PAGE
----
Duration of intravenous antibiotic therapy in people with cystic fibrosis.
Cochrane Database Syst Rev. 2013;5:CD006682
Authors: Plummer A, Wildman M
BACKGROUND: Respiratory disease is the major cause of mortality and morbidity in cystic fibrosis (CF). Life expectancy of people with CF has increased dramatically in the last 40 years. One of the major reasons for this increase is the mounting use of antibiotics to treat chest exacerbations caused by bacterial infections. The optimal duration of intravenous antibiotic therapy is not clearly defined. Individuals usually receive intravenous antibiotics for 14 days, but treatment may range from 10 to 21 days. A shorter duration of antibiotic treatment risks inadequate clearance of infection which could lead to further lung damage. Prolonged courses of intravenous antibiotics are expensive and inconvenient and the incidence of allergic reactions to antibiotics also increases with prolonged courses. The use of aminoglycosides requires frequent monitoring to avoid some of their side effects. However, some organisms which infect people with CF are known to be multi-resistant to antibiotics, and may require a longer course of treatment. OBJECTIVES: To assess the optimal duration of intravenous antibiotic therapy for treating chest exacerbations in people with cystic fibrosis. SEARCH METHODS: We searched the Cochrane Cystic Fibrosis and Genetic Disorders Group Trials Register which comprises references identified from comprehensive electronic database searches, handsearches of relevant journals, abstract books and conference proceedings.Most recent search of the Group's Cystic Fibrosis Trials Register: 15 November 2012. SELECTION CRITERIA: Randomised and quasi-randomised controlled trials comparing different durations of intravenous antibiotic courses for acute respiratory exacerbations in people with CF, either with the same drugs at the same dosage, the same drugs at a different dosage or frequency or different antibiotics altogether, including studies with additional therapeutic agents. DATA COLLECTION AND ANALYSIS: No eligible trials were identified. MAIN RESULTS: No eligible trials were identified. AUTHORS' CONCLUSIONS: There are no clear guidelines on the optimum duration of intravenous antibiotic treatment. Duration of treatment is currently based on unit policies and response to treatment. Shorter duration of treatment should improve quality of life and compliance; result in a reduced incidence of drug reactions; and be less costly. However, this may not be sufficient to clear a chest infection and may result in an early recurrence of an exacerbation. This systematic review identifies the need for a multicentre, randomised controlled trial comparing different durations of intravenous antibiotic treatment as it has important clinical and financial implications.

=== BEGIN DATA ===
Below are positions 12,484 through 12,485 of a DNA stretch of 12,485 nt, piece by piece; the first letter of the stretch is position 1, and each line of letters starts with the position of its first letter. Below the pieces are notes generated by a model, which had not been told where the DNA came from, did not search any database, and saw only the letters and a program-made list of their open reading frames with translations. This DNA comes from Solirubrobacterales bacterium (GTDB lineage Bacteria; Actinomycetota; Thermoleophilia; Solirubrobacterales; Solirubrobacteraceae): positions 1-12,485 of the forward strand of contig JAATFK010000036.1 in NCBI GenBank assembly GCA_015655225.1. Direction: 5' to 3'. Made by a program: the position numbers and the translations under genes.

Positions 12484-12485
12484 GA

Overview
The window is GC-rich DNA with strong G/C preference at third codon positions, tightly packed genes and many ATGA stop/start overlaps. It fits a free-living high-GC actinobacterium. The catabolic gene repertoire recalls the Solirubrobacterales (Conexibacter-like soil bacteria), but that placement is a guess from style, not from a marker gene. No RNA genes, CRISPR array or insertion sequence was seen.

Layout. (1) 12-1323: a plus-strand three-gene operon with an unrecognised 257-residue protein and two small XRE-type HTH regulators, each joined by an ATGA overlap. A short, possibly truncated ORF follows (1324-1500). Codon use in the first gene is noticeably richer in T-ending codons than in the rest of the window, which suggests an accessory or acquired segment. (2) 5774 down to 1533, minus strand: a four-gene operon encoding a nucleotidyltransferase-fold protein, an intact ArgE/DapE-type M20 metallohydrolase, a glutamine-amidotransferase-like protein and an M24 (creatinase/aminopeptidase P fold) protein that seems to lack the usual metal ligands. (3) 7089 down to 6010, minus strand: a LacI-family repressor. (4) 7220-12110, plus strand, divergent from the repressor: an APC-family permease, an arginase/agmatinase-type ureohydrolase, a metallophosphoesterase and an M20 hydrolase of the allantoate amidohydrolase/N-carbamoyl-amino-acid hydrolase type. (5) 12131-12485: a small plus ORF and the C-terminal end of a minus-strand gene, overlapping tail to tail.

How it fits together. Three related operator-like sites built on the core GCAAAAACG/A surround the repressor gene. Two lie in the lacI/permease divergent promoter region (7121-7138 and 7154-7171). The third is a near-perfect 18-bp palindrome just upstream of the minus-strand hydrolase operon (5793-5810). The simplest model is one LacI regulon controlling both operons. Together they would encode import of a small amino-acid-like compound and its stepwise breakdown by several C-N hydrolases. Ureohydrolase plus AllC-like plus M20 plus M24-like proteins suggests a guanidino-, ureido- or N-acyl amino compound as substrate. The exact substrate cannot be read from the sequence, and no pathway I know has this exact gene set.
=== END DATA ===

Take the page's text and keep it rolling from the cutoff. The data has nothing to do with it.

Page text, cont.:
PMID: 23728662 [PubMed - as supplied by publisher]